20 June 2018

Heathrow’s third runway: A sorry tale of bungling bureaucrats


When Jock Lowe, the longest serving Concorde pilot, got a group of us together five years ago to form the Heathrow Hub consortium to promote his simple but innovative idea to solve one of the great political and economic conundrums of our time – how to expand Heathrow in the most acceptable way possible – we had no idea that we would be still here, in 2018, battling the bungling transport Establishment.

Next week, the Government intends to have a vote on a third runway for Heathrow, having ignored or misunderstood most of our representations, supported by some of the world’s finest aviation and engineering firms. Unlike Heathrow Airport’s third runway plan, extending the existing northern runway would be cheaper, simpler, quieter, destroy fewer houses, could be done in phases to reduce risk, and would not cause chaos on the M25.

Jock’s proposal is simple. Extend the exiting runway to 6,600m, divide it in two with a 650m safety zone, and aircraft could land at one end and take off at the other.

We have learnt at first hand that the transport establishment – made up of civil servants, a few “gurus” like Lord Adonis and lazy regulators — is not really interested in evidence-based policy making. What they prefer is to restrict investment on incremental, local projects and instead go for massive, expensive complicated ideas like HS2 and a third runway.

It isn’t right to blame all our transport woes on the Secretary of State Chris Grayling, who survived a vote of confidence by 20 votes on Tuesday this week. But the chaos in the new rail timetable, the cost overruns at Network Rail and HS2, and the failure of both the Southern and East Coast Mainline franchises ought to serve as evidence of the lamentable quality of the Department for Transport’s processes and decision making.

In our experience, Mr Grayling’s heart is in the right place. He is passionate about infrastructure. He was attracted by our idea, and asked Heathrow Airport Ltd if they would be prepared to implement it. No, they said. Apparently because their substantially more expensive proposal makes more money for their largely overseas shareholders.

Since then, the Department for Transport has persisted in claiming our scheme offers lower capacity and worse respite. I cannot begin to tell you how depressing this is. On both points, they are totally wrong. The Airports Commission asked us in 2013 to model 700,000 annual movements, which we did. It then became clear that Heathrow Airport was modelling 740,000. Not only is that higher capacity, it resulted in Heathrow Airport’s idea in being given a higher economic benefit by the Commission.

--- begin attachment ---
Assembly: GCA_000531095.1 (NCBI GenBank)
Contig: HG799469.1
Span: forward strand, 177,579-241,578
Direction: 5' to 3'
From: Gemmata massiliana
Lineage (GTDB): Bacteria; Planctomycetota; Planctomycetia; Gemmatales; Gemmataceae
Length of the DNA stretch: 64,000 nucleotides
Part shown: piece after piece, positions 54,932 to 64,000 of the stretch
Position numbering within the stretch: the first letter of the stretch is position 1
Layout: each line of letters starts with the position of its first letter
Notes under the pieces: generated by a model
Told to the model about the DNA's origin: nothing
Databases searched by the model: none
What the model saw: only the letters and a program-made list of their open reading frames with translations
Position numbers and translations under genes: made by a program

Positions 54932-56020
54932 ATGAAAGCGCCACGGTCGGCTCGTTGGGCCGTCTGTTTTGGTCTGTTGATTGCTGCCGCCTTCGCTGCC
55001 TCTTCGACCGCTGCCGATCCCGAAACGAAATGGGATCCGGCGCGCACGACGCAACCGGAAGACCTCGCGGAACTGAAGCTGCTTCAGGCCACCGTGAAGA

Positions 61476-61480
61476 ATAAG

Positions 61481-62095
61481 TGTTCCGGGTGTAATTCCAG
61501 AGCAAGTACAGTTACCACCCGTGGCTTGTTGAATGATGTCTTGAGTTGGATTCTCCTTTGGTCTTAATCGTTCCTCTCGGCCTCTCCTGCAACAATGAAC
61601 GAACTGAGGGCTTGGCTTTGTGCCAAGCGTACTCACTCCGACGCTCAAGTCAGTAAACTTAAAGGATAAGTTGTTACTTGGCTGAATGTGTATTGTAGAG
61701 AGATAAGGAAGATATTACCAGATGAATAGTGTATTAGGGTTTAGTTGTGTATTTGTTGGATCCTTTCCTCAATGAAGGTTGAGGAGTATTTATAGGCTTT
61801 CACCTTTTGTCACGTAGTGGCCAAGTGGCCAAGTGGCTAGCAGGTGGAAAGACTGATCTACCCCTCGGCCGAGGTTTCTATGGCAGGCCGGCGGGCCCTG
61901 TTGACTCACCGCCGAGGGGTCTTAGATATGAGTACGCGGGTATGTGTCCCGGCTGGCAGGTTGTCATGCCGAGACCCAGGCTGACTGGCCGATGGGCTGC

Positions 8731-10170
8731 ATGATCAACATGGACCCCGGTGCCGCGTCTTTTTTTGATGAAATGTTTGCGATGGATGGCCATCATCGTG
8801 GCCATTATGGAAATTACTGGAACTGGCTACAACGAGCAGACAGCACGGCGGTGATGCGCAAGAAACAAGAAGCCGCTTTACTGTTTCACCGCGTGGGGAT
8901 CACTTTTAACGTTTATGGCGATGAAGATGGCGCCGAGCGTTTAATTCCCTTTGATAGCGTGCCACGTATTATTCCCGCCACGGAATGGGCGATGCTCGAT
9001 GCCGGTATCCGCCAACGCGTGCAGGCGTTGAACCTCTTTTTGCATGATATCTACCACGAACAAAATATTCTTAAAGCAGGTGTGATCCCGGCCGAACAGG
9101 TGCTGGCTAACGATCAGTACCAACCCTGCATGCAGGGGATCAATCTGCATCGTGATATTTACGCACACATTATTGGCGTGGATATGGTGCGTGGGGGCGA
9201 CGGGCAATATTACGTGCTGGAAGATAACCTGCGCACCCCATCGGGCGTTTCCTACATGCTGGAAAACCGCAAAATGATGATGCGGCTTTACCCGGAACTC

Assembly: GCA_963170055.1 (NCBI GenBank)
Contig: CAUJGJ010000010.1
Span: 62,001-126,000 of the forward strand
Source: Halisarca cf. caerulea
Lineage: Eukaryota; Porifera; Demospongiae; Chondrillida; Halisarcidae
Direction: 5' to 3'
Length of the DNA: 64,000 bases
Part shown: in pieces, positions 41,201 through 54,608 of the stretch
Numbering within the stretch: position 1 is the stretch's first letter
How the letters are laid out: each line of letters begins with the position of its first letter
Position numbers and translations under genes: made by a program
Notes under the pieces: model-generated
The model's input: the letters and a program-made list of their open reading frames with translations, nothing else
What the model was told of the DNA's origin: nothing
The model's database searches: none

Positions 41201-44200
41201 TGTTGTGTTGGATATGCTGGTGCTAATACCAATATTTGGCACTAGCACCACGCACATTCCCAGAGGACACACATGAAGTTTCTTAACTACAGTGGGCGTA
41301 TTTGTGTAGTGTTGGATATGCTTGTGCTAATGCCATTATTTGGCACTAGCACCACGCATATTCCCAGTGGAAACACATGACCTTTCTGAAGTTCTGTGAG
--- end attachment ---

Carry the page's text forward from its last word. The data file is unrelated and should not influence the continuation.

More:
We immediately took steps to optimise our scheme by putting in some new taxiways and stands and submitted new modelling. Again and again we have submitted this to the Department, and again and again they have ignored it. Earlier this month, they published a new consultant’s report still based on the old pre-2015 data and model. This is the sort of cock-up that is typical of the DFT.

Most MPs are frankly even less interested in the detail than the civil servants. Although we have met dozens – including Cabinet and Shadow Cabinet ministers — and nearly all of them have said: “This is a great idea, why is the Government not taking it forward?” Very few have had the courage to actually do anything about it. There are some honourable exceptions, such as Jacob Rees-Mogg and George Freeman (both of whom are very open and supportive of new ideas). But the majority fall into the “let’s not rock the plane” or “let’s just get on with it” categories.

Even the Scottish National Party, which can usually be relied upon to challenge the status quo in London, have gone along with the third runway, because they think it will enable more connections from Scottish airports. They are going to be disappointed. Heathrow Airport’s scheme, which incredibly has no detailed public costs breakdown, is likely to be so expensive that passenger fees (already the highest in the world) will double to £40 each, according to IAG (the owner of British Airways).

At that level, most regional flights where the ticket price is around £90 will likely be uneconomic. And even if they are economic, why should Scottish passengers pay over the odds to subsidise a big transport project in the South of England? Why should any of us? The answer is that the SNP apparently can’t be bothered to do the detail either.

Assuming the Government wins the vote next week, then you can expect all manner of legal actions and judicial reviews to take place. We are certainly going to have a go. Our investors, led by a hedge funder called Anthony Clake, feel they were duped into entering a competition which was rigged in Heathrow Airport’s favour all along. We have reported Heathrow Airport Ltd to the Competition and Markets Authority for vetoing our proposal and are preparing for a legal fight over the capacity errors made by the DFT.

The really big issue is that the DFT have made such a mess of things that it is still very probable Heathrow’s third runway won’t get built. Aside from the litigation risk, airlines are on the warpath over the spiralling cost. IAG reckons it could be as high as £30 billion once the taxpayer subsidies are taken into account. Compare that to the £3.9 billion cost of our first phase, would deliver an additional 70,000 movements.

Another point which is bound to cause uproar is housing. One reason Heathrow Airport’s plan is so expensive is it requires the demolition of three villages. About 2,100 Londoners will have to be rehoused. What could possibly go wrong?

We still hope that one day common sense may finally intervene and someone in authority will say: “Hang on, wouldn’t it be simpler if we just extended the existing runway?” Good question, my friends, good question.

George Trefgarne is founder of Boscobel & Partners, a communications firm.